Ex-FSB chief offers his viewing of latest Georgia developments

The Georgian events that resulted in the take-over of power had been staged according to the Yugoslavian scenario. Nikolai Kovalyov, former chief of Russia's Federal Security Service (FSB) and currently a deputy chairman of the security committee of the State Duma, (the lower house of parliament), said when he appeared on Rossia channel in Vesti Nedeli (Weekly News) programme on Sunday.

"The Georgian opera was plaid smoothly and harmoniously. It was composed in Yugoslavia 3 years ago," said Mr Kovalyov. The Duma's security committee has conducted investigation into the Georgian developments and revealed that Georgia's coup had been plotted elaborately according to the Belgrade patterns, he said.

"What happened in Georgia was not incidental. To the best of my knowledge the full alert was announced in spring 2003," said the former FSB chief.

The team to be sent to Georgia had undergone training in camps 70 km off Belgrade, according to him. "They selected suitable politicians who might help stage a velvet revolution and trained them," said Mr Kovalyov.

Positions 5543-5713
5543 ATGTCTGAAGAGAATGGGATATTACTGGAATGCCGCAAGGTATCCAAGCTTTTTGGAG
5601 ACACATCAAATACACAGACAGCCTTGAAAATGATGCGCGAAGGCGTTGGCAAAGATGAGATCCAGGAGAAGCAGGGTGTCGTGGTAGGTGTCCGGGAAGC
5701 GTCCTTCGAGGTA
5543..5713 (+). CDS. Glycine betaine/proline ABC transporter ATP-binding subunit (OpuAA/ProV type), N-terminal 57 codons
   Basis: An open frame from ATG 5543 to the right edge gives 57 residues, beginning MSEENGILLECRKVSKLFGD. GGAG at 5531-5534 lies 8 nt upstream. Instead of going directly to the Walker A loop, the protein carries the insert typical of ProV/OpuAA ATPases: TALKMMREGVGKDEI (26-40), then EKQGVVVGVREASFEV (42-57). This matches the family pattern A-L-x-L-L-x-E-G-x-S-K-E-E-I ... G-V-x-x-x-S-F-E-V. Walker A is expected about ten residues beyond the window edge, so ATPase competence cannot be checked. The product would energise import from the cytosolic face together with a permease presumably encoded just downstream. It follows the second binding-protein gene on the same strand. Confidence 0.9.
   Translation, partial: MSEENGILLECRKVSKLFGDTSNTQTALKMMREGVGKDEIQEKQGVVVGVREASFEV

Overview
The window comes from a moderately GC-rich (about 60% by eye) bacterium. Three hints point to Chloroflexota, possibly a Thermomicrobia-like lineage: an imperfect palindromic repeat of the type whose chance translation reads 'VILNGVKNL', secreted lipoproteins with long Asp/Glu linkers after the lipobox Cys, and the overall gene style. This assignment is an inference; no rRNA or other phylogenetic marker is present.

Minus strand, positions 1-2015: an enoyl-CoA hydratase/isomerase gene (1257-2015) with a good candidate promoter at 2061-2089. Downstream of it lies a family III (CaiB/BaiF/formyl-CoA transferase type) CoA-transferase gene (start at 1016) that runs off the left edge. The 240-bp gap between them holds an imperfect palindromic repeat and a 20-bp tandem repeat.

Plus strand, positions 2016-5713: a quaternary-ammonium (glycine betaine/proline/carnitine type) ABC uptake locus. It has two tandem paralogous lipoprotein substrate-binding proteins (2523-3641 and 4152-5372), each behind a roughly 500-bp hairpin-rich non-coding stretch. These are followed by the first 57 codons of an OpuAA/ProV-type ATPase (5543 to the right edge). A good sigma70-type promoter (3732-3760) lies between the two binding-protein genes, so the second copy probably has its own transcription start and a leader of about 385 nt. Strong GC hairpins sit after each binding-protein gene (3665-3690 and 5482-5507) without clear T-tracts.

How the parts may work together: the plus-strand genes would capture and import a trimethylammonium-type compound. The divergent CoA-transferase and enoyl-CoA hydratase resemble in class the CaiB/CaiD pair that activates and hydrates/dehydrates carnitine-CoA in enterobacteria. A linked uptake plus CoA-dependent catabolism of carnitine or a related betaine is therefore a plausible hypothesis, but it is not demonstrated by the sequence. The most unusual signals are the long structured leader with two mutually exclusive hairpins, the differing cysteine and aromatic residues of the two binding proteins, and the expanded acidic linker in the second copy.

Georgian opposition leaders then frequented Serbia, he said. Saakashvili stayed in Serbia for 6 months and is known to have visited the camps.

"The camps were opened in 2002. They are funded mainly by the United States through public foundations," said the former FSB director.

He pointed to the fact that US ambassador to Georgia Richard Miles was also ambassador to Yugoslavia when President Milosevic was overthrown, and he was also ambassador to Azerbaijan during the 1992 coup there.

Still more alarming was information that the Serbian-based camps were training men from another 6 countries of the Commonwealth of Independent States (CIS). "There were representatives of Ukraine, Moldova, Armenia, Azerbaijan and other republics. They were all involved in Georgian unrest," said Mr Kovalyov.

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